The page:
Overcoming autism?


I often read this narrative online, “So-and-so overcame their autism and succeeded at something.”

It makes me feel uncomfortable.

It makes me worry that one day someone might say, “Rhi overcame her autism to write”, which would be to fundamentally misunderstand both me and my autism.

One of the positives of autism can be hyper-focus. When I find joy in something, or it piques my interest, I can put everything I have into it. Everything. I may forget to eat and drink, because everything else fades into the background. If I have to do something that would normally be outside of my comfort zone, if my focus is taking up all my processing, I’ll barely notice the issue. All my cobweb thoughts are being thrown in one direction. I’m entangled.

If I can force some structure onto it, then I can maintain that level of dedication relatively easily. So long as I’m making sure I eat and drink and wash and get outside for a time, I will be ridiculously productive for as long as my interest lasts.

That’s my autism giving me that. It’s not a savant-skill, it’s just the way my brain works.

My writing is how it is because of autism. I write because one of the things that my autism gives me is an intermingling of senses and words.

For me words are shapes and feelings and numbers, all rolled into one. Each sentence is a rolling undulation of balance and emotion. Writing is joy. Words are feelings. Not in a metaphorical or symbolical sense, but in a real and immediate way.

I write to empty my head of my constant cobweb thoughts. I write because my mind is never empty, and if I don’t let the words go then they start to echo. I write to understand myself better.

My autism compels me to write. It compels me to sing everywhere I go. It compels me to dance.

The idea that anything I do is done separately to my autism is being unfair to my processor. Nothing I do is done behind autisms back. I don’t sneak off and leave it at home for a while. I don’t send sneaky messages when it’s out of the room.

I’m autistic. It’s not something to overcome. Sometimes it’s annoying and gives me extra work to do. Sometimes it’s productive and let’s me do a day’s work in an hour.

I have never heard anyone say that someone neurotypical overcame their natural lack of hyper-focus to train and achieve something. But they do, every day, and I’m so very proud of them for it.

You don’t hear it said about stereotypical autism traits either. No one overcomes their autism to be good at maths. Should we be saying that those autistics who are terrible at maths (and there are many) have overcome their autism to be awful at it? It makes about as much sense.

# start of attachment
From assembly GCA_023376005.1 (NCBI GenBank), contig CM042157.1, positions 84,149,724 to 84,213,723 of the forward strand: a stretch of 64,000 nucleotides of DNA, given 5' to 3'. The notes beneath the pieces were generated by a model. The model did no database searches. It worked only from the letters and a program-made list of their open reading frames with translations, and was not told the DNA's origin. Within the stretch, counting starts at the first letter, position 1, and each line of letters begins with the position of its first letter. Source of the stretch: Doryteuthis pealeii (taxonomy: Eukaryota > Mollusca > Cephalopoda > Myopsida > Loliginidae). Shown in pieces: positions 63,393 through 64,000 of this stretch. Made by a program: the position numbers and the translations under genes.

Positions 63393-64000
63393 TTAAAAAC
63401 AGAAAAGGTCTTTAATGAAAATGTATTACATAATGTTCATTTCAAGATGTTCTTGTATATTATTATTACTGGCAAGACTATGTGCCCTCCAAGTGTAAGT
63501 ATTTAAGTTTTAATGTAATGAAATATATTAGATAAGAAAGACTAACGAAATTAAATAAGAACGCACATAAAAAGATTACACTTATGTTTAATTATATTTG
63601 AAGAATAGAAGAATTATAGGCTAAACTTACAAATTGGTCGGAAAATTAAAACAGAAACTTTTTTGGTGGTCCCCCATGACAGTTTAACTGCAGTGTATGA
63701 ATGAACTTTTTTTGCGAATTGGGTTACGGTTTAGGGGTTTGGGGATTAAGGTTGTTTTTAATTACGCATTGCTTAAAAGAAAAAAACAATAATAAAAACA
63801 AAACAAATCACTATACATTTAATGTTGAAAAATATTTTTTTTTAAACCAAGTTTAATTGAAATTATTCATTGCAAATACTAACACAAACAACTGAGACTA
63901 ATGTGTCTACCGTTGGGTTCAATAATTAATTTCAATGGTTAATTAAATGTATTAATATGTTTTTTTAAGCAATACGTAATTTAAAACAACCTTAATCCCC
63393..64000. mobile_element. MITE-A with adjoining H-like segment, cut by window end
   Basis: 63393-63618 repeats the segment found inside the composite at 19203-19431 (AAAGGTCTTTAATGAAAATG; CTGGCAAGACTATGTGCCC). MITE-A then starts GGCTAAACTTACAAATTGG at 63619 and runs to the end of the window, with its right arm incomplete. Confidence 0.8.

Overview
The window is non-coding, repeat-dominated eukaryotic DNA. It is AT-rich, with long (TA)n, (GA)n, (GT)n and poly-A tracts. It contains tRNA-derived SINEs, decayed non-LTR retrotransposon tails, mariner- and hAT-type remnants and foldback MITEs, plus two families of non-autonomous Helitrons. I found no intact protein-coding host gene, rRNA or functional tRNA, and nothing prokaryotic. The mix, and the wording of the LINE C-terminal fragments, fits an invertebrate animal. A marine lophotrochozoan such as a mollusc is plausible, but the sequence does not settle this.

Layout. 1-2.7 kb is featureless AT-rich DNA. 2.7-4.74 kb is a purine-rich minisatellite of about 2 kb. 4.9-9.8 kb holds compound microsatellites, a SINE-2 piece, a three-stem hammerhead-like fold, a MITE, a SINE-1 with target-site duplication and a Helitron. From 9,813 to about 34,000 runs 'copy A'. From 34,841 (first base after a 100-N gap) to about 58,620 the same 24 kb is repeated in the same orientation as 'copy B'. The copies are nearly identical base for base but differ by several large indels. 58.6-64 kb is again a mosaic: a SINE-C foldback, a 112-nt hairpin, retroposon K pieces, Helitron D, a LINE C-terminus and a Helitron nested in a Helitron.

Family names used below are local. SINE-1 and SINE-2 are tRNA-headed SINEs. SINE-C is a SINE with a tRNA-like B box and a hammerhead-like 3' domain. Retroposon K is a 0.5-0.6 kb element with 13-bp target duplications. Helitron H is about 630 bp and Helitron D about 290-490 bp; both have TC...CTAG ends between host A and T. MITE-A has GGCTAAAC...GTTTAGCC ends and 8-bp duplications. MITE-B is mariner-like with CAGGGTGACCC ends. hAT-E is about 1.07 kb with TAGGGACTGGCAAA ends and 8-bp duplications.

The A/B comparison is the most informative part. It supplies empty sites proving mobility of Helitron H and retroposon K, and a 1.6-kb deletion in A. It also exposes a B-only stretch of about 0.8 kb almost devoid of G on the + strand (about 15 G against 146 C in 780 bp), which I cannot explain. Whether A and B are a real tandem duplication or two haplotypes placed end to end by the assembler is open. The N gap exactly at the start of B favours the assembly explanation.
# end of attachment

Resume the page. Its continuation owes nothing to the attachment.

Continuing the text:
I overcame my autism to finally make that important phone call that I’ve been putting off for weeks. I overcame my autism and got to sleep at a reasonable hour. I overcame my autism and bought a pint of milk. These are the times when I have to push back against my autism. Housework, self-care, sorting bills, going somewhere new, these are things that grind against my natural impulses. These are my battle-grounds.

It’s not that coping mechanisms won’t have been an important part of an achievement, but they’re to do with the audience or the lights and sounds. They’re to do with the construct surrounding the skill. They’re all barriers placed in the way of that person. They’re the bits that could be dismantled if anyone felt like doing it.

This blog is my place without barriers. There’s no filter between you and me. I haven’t had to network or build relationships with anyone. I haven’t had to reach out to people through phones or face to face. I haven’t had to speak to editors or publishers or agents. It’s just me.

Which is why I have files full of words that sit and gather dust. It’ll always be easier to write than to reach out.

If ever I do, if ever I get to a point of entering an inspirational narrative, don’t forget that what I overcame were the interactions. What I surpassed were the social games that I don’t understand. Never my autism. Never that.

This afternoon I shall clean my toilet in an inspirational fashion. I’ll add a flourish for good measure, and you can guarantee I’ll be singing as I do it.

27 thoughts on “Overcoming autism?

  1. Well that’s good too, lol, but I was thinking more along the lines of ‘Rhi overcame her autism to clean her toilet’. Actually can you come and clean mine as well, I’ve been putting it off for days.

    Liked by 3 people

    1. 😄 I’m clearly not inspirational enough. I’m aiming to get to a point where I can inspire everyone around me to clean my bathroom. It’s a very specific form of inspiration. Tricky to achieve.

      Liked by 5 people

  2. Have you tried the Jedi mind trick whilst waving a hand in front of people faces? Fill two needs with one deed there, the autistic one and the Jedi one 😀

    Liked by 1 person

  3. It was already a great blog post, but when I got to the last paragraph I completely lost it–laughing my head off.